VANCOUVER, British Columbia (AP) - Daniel Sedin absently scratched his red playoff beard, thinking back on a decade of struggle and setbacks before the Vancouver Canucks reached the Stanley Cup finals against Boston.
Down the hallway, his identical twin rubbed his identical beard exactly the same way.
Henrik Sedin was considering a more pressing problem, though: Now that the Swedish superstars are finally close enough to touch the Stanley Cup, how do they get it away from hulking defenseman Zdeno Chara and the bruising Bruins?
"We've had a lot of challenges along the way to get here, but he's the biggest one yet - literally, I guess," said Henrik Sedin, last season's NHL MVP. "It's going to be exciting to see what happens, because we haven't played each other enough to know those guys very well. It's unpredictable."
The only sure bet is that one championship drought will end for one long-suffering hockey-loving city after the Canucks face Boston in the Stanley Cup finals, starting in Game 1 on Wednesday night in Vancouver.
The Canucks have never won it all, falling in their only two previous finals appearances in four decades of existence. Their ever-anxious city is buzzing with anticipation, with hundreds of fans filling the sidewalks and bars of Granville Street in blue-and-green jerseys in the days before the finals.
They're breathlessly following the Sedin twins, who finally turned their talent into team success during a spectacular season in Vancouver. With impressive depth and solid defense backing their star-studded top lines, the Canucks won the Presidents' Trophy with 54 victories and 117 points before winning nine of their past 12 playoff games heading into the finals.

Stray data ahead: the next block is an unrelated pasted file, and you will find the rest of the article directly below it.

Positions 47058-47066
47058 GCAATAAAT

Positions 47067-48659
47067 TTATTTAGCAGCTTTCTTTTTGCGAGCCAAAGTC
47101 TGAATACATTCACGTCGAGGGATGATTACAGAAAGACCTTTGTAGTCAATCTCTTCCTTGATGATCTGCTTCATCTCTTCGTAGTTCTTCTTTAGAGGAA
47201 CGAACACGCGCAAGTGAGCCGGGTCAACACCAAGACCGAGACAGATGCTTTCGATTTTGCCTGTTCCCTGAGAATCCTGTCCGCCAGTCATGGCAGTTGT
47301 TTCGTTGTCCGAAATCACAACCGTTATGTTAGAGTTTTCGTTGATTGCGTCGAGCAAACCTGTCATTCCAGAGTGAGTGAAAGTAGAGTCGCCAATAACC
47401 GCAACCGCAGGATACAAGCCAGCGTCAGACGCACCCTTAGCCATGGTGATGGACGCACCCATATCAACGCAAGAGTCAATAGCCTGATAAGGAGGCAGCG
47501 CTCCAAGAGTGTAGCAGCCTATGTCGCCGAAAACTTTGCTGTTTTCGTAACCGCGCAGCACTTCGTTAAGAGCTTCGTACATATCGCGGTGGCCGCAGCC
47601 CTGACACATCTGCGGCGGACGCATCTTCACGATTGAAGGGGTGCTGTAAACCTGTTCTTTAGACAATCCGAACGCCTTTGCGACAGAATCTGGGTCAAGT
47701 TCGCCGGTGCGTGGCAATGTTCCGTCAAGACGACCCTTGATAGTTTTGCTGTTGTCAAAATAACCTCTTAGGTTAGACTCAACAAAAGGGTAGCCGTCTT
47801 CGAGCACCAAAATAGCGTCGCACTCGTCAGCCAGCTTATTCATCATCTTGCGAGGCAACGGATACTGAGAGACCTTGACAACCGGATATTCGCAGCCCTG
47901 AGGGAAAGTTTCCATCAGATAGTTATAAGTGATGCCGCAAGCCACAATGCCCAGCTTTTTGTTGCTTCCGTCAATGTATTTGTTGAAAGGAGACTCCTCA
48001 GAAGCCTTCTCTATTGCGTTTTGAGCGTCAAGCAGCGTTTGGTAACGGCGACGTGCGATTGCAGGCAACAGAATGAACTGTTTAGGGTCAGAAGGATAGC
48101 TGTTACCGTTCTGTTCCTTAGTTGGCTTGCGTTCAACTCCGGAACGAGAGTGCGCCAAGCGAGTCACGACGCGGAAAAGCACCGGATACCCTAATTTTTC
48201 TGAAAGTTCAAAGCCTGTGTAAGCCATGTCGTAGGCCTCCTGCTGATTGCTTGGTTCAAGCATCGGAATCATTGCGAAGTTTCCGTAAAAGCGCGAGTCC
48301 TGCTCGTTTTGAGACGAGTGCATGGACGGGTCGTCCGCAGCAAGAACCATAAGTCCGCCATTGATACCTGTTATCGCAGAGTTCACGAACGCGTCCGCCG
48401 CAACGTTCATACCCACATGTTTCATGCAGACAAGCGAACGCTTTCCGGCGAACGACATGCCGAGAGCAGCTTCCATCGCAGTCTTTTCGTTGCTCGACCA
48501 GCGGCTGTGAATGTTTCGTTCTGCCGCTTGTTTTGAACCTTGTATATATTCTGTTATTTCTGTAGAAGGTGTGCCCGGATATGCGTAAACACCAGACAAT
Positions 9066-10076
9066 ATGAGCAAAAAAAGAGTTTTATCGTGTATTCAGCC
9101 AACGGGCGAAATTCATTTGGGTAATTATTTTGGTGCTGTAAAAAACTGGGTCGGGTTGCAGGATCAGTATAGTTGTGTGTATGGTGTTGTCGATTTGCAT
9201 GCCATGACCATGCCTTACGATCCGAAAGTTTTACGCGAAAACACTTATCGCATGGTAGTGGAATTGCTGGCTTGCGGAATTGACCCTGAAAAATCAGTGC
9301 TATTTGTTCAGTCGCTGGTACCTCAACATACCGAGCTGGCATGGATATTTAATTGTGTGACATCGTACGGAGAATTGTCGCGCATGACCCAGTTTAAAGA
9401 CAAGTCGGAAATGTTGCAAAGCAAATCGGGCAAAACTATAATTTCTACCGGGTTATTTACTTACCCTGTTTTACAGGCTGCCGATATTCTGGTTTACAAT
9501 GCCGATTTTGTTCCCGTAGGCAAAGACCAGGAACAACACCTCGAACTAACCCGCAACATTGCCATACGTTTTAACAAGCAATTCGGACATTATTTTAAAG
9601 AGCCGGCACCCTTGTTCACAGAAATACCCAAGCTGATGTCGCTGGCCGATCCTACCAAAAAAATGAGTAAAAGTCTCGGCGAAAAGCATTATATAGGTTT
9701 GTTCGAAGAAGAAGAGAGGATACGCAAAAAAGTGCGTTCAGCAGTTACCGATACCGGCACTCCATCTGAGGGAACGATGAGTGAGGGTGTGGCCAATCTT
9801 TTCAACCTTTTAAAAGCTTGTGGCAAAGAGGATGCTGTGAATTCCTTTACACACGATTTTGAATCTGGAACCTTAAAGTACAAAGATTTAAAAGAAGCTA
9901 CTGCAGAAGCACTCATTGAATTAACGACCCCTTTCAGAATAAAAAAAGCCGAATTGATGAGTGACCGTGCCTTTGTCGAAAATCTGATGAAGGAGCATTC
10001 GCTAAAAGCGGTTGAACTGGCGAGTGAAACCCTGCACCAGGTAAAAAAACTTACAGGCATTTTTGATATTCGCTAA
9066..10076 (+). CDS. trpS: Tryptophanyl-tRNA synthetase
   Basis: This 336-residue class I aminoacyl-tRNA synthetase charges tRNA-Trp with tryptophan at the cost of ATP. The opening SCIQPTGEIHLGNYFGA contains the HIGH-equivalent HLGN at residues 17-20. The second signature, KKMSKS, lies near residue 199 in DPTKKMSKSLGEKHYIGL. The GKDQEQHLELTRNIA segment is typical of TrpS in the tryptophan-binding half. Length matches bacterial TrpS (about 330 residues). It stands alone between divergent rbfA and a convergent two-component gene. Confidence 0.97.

The Canucks might be the best team ever assembled on Canada's West Coast, yet they realize they haven't done anything until they raise the Cup.
"With the parity that is in the league, you've got to do a lot of things right for a long time," Canucks coach Alain Vigneault said. "I do believe you've got to get some bounces, you get the bounces because you've been doing things right for a long time. I believe that Vancouver is due for 40 years of good bounces."
The Bruins have lost five straight trips to the finals since Bobby Orr led them to their last title in 1972, and haven't made it at all since 1990.
Yet with only moderate expectations and a largely star-free roster featuring no scorers in the NHL's top 25, Boston survived a rough Eastern Conference run during which it faced elimination twice in the past three rounds. The Bruins coolly won two Game 7 showdowns, both on clutch goals by Nathan Horton, earning the right to travel thousands of miles to the opposite coast for a shot at their ultimate goal.
"We definitely earned the right to be here with everything we've gone through," Horton said Tuesday after the Bruins' first practice in Vancouver. "I had never even been in the playoffs before, so maybe I don't know any better. I'm getting some real goosebumps now, though."